Your brochure is one of the most important elements of all your marketing communications.
Take the time to prepare it carefully so that it properly reflects you and what you do well…serve clients.
Brochures are small attractively designed and produced advertisements.
Although traditionally printed on high quality paper remains the most common approach, electronic format are becoming increasingly popular.
While design costs will be much the same, it is less costly to produce e-brochures…they can also be more easily distributed over a broader geographic area.
At the very least, your message will help prospects remember you favorably, increasing the likelihood of a positive response when you follow-up.
Preparing The Text
The 3S approach—short, simple and sweet—is ideal for the text or words.
The limited space available means that you must get your message across in as few words as possible. Short text also helps readers get your message by simply scanning the text.
Too much text turns readers off and speeds your the journey of your costly advertising to the recycling bin.
Simple words are what most people use in everyday conversation. Neither technical terms or industry jargon, they convey your message clearly and concisely.
The last thing you want from your advertising message is to leave readers wondering what your message was all about.
Sweet text tells readers what they want to hear. What do they want to hear? It’s usually how you can help them. That’s your brand promise…pure and simple.
Make Your Words Sell
Without a doubt, words sell…and great words sell a lot.
Make Your Words Sell is a down-loadable e-book will help you learn how to select and use words that will help persuade prospects to contact you…as well as help persuade clients and contacts to make referrals to you.
The Front Cover
The front cover is like a newspaper headline. It provides enough content to engage readers and encourage them to read more.
Your brand promise—in a short and concise version–is ideal for the front cover. In presenting the benefits that your services deliver, you stimulate readers desire to learn more.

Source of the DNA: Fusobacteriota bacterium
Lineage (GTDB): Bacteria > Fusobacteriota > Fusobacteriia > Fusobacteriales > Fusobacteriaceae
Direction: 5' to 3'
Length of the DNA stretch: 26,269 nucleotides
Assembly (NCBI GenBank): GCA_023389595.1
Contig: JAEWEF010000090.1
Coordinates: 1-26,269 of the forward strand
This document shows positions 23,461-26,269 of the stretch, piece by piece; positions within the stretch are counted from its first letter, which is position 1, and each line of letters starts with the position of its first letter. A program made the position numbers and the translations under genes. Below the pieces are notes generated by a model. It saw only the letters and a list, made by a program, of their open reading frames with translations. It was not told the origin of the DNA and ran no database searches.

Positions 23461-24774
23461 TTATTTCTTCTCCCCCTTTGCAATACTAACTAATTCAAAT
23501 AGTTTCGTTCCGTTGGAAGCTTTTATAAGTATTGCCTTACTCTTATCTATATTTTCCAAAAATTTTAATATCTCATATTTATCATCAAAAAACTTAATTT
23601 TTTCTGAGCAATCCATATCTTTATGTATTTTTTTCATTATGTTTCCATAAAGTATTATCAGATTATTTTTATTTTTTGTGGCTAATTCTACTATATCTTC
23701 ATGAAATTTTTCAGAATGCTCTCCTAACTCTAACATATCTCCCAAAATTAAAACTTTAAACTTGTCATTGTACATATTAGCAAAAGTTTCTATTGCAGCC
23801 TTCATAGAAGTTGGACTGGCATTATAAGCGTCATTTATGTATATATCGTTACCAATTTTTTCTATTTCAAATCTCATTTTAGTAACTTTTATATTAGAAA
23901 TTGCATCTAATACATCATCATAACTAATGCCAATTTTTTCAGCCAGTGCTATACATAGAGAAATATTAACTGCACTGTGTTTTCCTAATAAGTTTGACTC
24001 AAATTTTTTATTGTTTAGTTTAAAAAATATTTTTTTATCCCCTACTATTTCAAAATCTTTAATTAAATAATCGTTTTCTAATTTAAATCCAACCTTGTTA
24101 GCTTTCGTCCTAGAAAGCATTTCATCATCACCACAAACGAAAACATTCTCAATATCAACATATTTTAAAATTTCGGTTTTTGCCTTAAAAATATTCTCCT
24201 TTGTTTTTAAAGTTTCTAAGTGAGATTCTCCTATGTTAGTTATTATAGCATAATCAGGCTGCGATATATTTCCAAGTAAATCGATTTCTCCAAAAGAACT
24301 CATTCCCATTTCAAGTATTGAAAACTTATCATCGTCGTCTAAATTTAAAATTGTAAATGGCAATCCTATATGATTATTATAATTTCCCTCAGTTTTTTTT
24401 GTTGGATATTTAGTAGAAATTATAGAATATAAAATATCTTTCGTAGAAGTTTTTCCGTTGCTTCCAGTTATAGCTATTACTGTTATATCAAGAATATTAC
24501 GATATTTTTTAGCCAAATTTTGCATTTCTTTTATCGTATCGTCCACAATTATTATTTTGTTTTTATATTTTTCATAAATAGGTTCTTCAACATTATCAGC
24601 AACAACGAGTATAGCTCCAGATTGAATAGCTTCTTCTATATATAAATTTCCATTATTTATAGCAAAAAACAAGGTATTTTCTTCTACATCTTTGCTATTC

Intrigued by how you can help them, interested readers will open your brochure to learn more.
The front cover is also a good place for your professionally prepared photograph.
Keep in mind that the one and only purpose of the front cover is to guide readers inside to read your message. Don’t ruin the appearance with too much clutter on the front cover.
The Back Cover
This is usually the least read element.
Your contact information—and nothing else—should go on the back cover. Limit your contact information to the basics: your name, office, primary phone number, website and email address.
In some jurisdications, agents are required to include specific provisions in their advertising.
These provisions could include the nature of the agent’s licence such as ‘sales representative’ or ‘broker’ and their office location and contact information.
It might also be necesary to add disclaimers such as ‘not intended to solicit properties listed for sale’.
In preparing your brochure, check to see what, if any, regulatory provisions apply to your advertising.
Unless otherwise restricted, the back cover is the best place for any regulatory requirements.
The inside section is the most important element. This is where you help prospective clients understand why they should choose you as their real estate agents.
This is also the best place for testimonials.
A brief summary of your personal brand, using one or two sentences, is a great way to start this section.
You want to give readers the message that you are different from other agents. You also want them to believe that by selecting you as their agent, they are making the best and most logical choice.
Although your brochure is intended to be read by as many people as possible, talk directly to individual readers.
Use the second person ‘you’, ‘your’ and ‘yours’: “you want…”; “your needs” and “…making it yours”.
Also use the first person ‘I’ and its variations…but use it sparingly.
A good rule of thumb is to use the first person no more than half as many times as you use the second person ‘you’ and its variations.
It’s also helpful to group ideas under heading and subheadings.
This makes the text easier to read, allowing readers to better understand specific ideas. The occasional use of point form is an effective format for presenting similar and related ideas.
Putting It All Together
Not only can you prepare the first draft of your text, you should.
However, once you have developed a first draft of the text, turn the writing element over to some one experienced in writing advertising copy.
Working from your first draft, an experienced copy writer can produce the kind of quality writing that you need and deserve.
Similarly, once you have a basic idea of what you want your brochure to look like, pass the overall design on to an experienced graphic designer.
Your designer can also help you select appropriate paper and suggest a printer to produce the finished product.
Using Your Brochure
Whether in paper or electronic format, your brochure will help introduce you to strangers and help them remember you.
Ideal distribution points for print versions include:
- door to door canvassing
- direct mail
- trade shows
- social networking
- referral partners
- enclosures with newsletters and ‘keeping-in-touch’ mailings
In order for electronic versions to successfully convey your message, people must read them.
And to get your message read, you must tell people about it.
Every printed marketing communication should include a reference to your e-brochure and include its specific URL.
In practice, your brochure represents you you when you are not physically present.
This means that your brochure must be as good at what it does as you are at what you do.